If you like rillette, you will love Hardouin. Whether it is worth a special trip to Vouvray to purchase it sur place is debatable, but as we were already in the Loire area visiting chateaux and wineries, it seemed the most natural thing to do.
What is unquestionable however is the beauty of Chenonceau – I doubt any of the photographs taken on my Canon EOS will do the place justice so you will have to click to the link to see the aerial shots, or better still, go in person! The Loire is driveable from Paris, but for a day trip I strongly suggest that you venture no farther west than Amboise to get the greatest bang per kilometer driven. We, however, decided to go as far as Chinon to track down the producer of Clos de l’Echo 1997 (Couly-Dutheil) which David was kind enough to share with us the night before, only to discover they are closed during the winter months!
Chambord looked nice from the outside – somewhat eerie for the time of day when we visited, with a low mist almost touching that highly recognisable, decorated roofline of Francois I’s royal pad.
And when we were not in the Loire, we loitered around La Défense, admiring the variety of office towers that line the cours leading down to a small but curious vineyard, overlooking the Arc de Triomphe in the distance.
Wandering around the 3e and 4e, we stopped for the best cup of hot chocolate I’ve ever tasted at Jacques Genin. His atelier on rue de Turenne looks more like a jewellery boutique than a place to buy chocolates – see below. Ummm, methinks this will now be a regular haunt whenever we visit Paris. Go easy on the Tonka bean ones as these contain coumarin which is lethal in large doses – why is it that the nice things in life are never good for your health 😉 Dinner afterwards at Les Enfants Rouges (Rue de Beauce) was made more pleasant when washed down with a lovely bottle of Cornas 1993 (Domain Courbis).
Of course, no visit to Paris has ever escaped the generosity of our host David. This time, we were treated to Jaboulet Aine’s La Chapelle 1995 (Hermitage) which left our palates tinging with tobacco and leather, nor will we ever forget the youthful crispness of Pfaffenheim’s Sylvaner (a varietal from Alsace, but not from a noble grape family) despite having spent 24 years in the bottle! That’s what I love about David’s tastings – your taste buds are always challenged, from the sublime to the ridiculous.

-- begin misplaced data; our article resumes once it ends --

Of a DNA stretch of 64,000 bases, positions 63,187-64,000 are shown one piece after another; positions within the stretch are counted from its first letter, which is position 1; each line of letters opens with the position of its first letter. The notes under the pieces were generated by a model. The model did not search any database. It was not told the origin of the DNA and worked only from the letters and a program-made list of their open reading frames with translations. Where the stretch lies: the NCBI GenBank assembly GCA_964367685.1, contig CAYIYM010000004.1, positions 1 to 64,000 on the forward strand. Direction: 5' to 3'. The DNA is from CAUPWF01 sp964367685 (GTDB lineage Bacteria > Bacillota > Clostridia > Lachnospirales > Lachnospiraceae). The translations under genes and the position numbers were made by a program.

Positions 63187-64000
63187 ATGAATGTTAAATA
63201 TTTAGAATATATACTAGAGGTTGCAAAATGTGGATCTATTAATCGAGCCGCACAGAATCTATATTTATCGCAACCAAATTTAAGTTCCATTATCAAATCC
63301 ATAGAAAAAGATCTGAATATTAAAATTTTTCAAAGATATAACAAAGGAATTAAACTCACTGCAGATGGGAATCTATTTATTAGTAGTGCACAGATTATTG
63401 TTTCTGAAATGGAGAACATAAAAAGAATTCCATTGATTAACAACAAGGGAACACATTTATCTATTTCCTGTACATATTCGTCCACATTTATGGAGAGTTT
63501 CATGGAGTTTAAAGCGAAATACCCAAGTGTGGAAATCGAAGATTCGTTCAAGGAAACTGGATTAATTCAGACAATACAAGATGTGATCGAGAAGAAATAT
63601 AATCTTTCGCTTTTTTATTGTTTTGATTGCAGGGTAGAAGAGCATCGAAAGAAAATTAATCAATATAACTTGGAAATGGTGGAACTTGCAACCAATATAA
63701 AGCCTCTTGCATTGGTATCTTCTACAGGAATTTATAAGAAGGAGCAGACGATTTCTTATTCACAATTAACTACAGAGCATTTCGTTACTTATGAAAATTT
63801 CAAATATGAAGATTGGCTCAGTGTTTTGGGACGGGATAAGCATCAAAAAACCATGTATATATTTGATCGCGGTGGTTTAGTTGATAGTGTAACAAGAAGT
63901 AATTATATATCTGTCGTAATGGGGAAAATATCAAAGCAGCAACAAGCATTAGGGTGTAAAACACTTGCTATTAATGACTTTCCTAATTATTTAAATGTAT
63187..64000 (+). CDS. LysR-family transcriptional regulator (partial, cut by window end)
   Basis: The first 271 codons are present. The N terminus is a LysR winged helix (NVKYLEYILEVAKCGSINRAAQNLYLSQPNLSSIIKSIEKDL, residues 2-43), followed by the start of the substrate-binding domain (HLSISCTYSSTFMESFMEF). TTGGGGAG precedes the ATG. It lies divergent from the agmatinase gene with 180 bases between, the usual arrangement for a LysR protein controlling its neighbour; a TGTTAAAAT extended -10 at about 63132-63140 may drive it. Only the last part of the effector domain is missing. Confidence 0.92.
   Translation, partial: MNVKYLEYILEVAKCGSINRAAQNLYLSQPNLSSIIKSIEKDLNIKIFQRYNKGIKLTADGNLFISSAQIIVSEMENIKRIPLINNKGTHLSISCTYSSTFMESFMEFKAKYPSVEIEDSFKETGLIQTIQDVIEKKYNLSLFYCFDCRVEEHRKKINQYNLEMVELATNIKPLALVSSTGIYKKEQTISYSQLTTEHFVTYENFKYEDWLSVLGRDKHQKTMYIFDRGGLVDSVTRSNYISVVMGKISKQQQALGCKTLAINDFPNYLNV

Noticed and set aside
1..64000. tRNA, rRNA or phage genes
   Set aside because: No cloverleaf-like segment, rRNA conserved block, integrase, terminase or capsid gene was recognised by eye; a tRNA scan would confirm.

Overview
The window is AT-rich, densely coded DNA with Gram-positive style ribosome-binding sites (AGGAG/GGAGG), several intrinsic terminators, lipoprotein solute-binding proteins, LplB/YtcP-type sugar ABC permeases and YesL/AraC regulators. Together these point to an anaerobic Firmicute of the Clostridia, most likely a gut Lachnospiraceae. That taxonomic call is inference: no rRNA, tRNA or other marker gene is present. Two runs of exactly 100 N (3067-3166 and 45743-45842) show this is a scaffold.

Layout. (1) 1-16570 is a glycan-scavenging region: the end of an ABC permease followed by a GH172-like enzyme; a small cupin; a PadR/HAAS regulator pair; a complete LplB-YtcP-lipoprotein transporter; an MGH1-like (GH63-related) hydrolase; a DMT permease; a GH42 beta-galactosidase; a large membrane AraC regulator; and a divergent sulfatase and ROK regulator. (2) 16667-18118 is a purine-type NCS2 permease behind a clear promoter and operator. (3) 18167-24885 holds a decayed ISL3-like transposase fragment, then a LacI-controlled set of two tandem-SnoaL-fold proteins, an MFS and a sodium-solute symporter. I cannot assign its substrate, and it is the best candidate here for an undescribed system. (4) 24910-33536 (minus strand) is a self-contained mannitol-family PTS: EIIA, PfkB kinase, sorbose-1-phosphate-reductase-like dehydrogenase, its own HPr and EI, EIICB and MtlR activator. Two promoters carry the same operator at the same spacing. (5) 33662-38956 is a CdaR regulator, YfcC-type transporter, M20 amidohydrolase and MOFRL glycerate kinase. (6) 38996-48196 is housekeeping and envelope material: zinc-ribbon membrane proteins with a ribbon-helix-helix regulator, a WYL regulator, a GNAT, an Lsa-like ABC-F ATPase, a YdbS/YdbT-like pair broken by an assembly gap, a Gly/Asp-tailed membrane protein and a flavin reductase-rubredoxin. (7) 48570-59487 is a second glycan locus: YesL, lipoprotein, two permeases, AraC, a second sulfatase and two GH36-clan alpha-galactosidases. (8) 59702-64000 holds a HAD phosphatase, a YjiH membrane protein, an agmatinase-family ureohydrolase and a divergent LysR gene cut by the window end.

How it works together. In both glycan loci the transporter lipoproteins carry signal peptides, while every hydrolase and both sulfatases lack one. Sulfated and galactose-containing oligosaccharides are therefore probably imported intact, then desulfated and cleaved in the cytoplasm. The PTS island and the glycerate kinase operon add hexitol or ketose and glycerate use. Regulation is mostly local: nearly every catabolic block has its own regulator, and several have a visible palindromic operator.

What happens when you combine an old pastime (getting phissed on nice wines) with a new hobby (photography) … well, you get this of course 😉 It is so much sweeter when the new hobby came about as the result of winning a new Canon EOS 450D digital SLR on a Swoopo bid for next to nothing.
So peeps, look out for more of the combo above … especially as we are visiting Paris next week.
A wonderful day indeed – especially if your name happens to be Barack Hussein Obama. And what a speech! You go boy … the world is in awe of your ascent to greatness and we are expecting you to deliver on your promises. Not bad indeed for the son of a man who 60 years ago might not have been served in a restaurant in some states in the US …
p.s. Did anyone else think the prayer before the swearing in ceremony was a tad over the top for what is afterall a secular event – you know, references to Israel and the full Lords Prayer. And as for the Aretha Franklin number sung to the tune of ‘God Save the Queen’ – what was that all about?!
Ok, so this is a much debated issue in blogosphere and social networking sites … but I’m bored with it now. And quite how a local ruling affecting Californians was allowed to achieve limelight status on the global stage is just beyond me. Yes, banning gay marriages is probably unconstitutional – but only if you are American and you behold Jefferson’s declaration that “all men are created equal” as your pillar of faith in freedom, truth, justice and the American dream.
But here in Blighty, we have no constitution, and like it or not, our laws are founded on biblical laws (arguably past their sell by date) yet we are not immune to similar prejudices, for example the ordination of gay priests. In fact, I’m inclined to believe that because of our historical baggage, Americans through their Founding Fathers had the advantage of a unique opportunity to separate affairs of the State from those of the Church when drafting the Constitution: Proposition 8 is just one of many thorny modern issues that no one could have foreseen at that time.
So fellow Americans – count yourselves lucky! And just because progressive thinking appears to be drowned by bigots and zealots in the state of California does not mean the system is broken. The fact that you have a constitution should make you better placed to lauch a (hopefully) successful 3rd vote … but spare a thought for other less fortunate citizens around the globe who live in a environment that is still bogged down and handicapped by religious proprietary and legal precedents.